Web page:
Tumblr Introduces Sponsored Posts - Truelogic

Tumblr Introduces Sponsored Posts

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Tumblr started the 2014 by introducing a major upgrade to their advertising features: sponsored posts are now powered by Yahoo Advertising.

An example sponsored post by Dior

Tumblr introduced in-stream sponsored posts for their mobile application in April 2013, and brought them to their website in May 2013. These ads look like any other posts in a user’s dashboard, but have a dollar icon in the top-right corner to indicate that they are paid advertisements.

Same Ads, Better Tech

Tumblr founder David Karp mentioned the upgrade to sponsored posts during Yahoo’s keynote presentation at this year’s Consumer Electronics Show (CES). He clarified that the actual ads and the tools used to create them won’t change, but their infrastructure will change and give advertisers access to “a bevy of new technologies.” A blog post by Tumblr’s Sales and Brand Strategy team highlighted some of the key features the new service provides:

  • Advertisers can now use gender and location to deliver more accurate and relevant content
  • Only Reblogs, Likes, follows, or clicks made directly from the Sponsored Post itself will be charged.
  • Advertisers can “try out different creative approaches”, Tumblr will determine which one performs best
  • New analytics tools now report demographic data

The Benefits of Sponsored Tumblr Posts

Tumblr advertising shows great promise for brands. Aside from Karp’s claim that sponsored posts are reblogged about 10,000 times on average, Tumblr’s Sales and Brand Strategy team shared the following statistics:

  • 60% of users who’ve seen Sponsored Posts find the content fun, engaging, and high quality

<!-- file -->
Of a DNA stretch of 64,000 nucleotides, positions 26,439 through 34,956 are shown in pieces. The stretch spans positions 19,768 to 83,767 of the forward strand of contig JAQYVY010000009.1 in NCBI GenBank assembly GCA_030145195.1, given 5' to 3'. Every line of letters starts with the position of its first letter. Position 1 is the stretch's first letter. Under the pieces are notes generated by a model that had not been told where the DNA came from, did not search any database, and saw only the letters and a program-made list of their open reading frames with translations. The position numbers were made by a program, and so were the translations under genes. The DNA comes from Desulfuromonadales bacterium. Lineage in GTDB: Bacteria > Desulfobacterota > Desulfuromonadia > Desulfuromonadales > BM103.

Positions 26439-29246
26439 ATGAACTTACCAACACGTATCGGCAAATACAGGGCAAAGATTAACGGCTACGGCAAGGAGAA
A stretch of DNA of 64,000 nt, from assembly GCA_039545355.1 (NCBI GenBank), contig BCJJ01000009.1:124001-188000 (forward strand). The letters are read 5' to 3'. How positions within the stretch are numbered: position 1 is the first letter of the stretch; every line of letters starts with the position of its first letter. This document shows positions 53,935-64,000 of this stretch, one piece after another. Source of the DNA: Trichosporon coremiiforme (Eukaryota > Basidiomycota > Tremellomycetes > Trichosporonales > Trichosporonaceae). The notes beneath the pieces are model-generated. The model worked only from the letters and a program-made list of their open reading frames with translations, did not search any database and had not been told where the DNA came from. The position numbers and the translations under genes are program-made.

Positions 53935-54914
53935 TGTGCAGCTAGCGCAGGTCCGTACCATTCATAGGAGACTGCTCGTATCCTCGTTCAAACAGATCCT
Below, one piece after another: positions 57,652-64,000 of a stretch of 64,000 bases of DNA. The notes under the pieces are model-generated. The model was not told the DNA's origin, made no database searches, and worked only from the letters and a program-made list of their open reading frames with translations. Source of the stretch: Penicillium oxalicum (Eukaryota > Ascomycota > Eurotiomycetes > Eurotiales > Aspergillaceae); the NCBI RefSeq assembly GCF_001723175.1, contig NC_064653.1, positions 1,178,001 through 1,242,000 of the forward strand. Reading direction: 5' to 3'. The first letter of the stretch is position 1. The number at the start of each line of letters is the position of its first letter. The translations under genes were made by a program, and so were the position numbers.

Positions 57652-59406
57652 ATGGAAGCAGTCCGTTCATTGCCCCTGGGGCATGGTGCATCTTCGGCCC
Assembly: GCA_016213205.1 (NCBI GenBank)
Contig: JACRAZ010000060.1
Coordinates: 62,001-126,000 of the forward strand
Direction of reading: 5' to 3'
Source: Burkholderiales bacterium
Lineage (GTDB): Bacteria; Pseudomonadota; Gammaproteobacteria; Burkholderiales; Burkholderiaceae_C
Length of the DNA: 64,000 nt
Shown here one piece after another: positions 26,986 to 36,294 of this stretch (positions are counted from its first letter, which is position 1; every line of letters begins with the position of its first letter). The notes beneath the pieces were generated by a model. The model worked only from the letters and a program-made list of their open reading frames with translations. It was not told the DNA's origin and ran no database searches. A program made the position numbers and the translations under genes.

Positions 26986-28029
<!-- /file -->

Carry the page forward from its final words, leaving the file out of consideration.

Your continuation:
• 70% of consumers perceive a brand more favorably after seeing a Sponsored Post
  • 50% of users who saw Sponsored Posts researched the sponsor afterward

User Reactions

Most social networks face a lot of angry users whenever they announce anything related to social media advertising, and Tumblr users reacted no differently. Several users complained that they don’t want to see ads at all in their dashboards, and that they preferred the way Tumblr was before Yahoo was in charge. “How about no… and where are they getting these numbers?” one user asked after reblogging Tumblr’s announcement. Other users support the decision, with one pointing out he or she likes “how [Tumblr is] rolling with this, ads in our Dash that we can easily just scroll by within seconds,” adding that it’s “Better this than banner ads everywhere.”

The beauty of Tumblr ads is they are high-quality and not as intrusive or irrelevant as some website’s banner or text ads are. Perhaps with a little more refining and a few more tweaks, users will come to appreciate (or at least accept) Tumblr’s monetization efforts.


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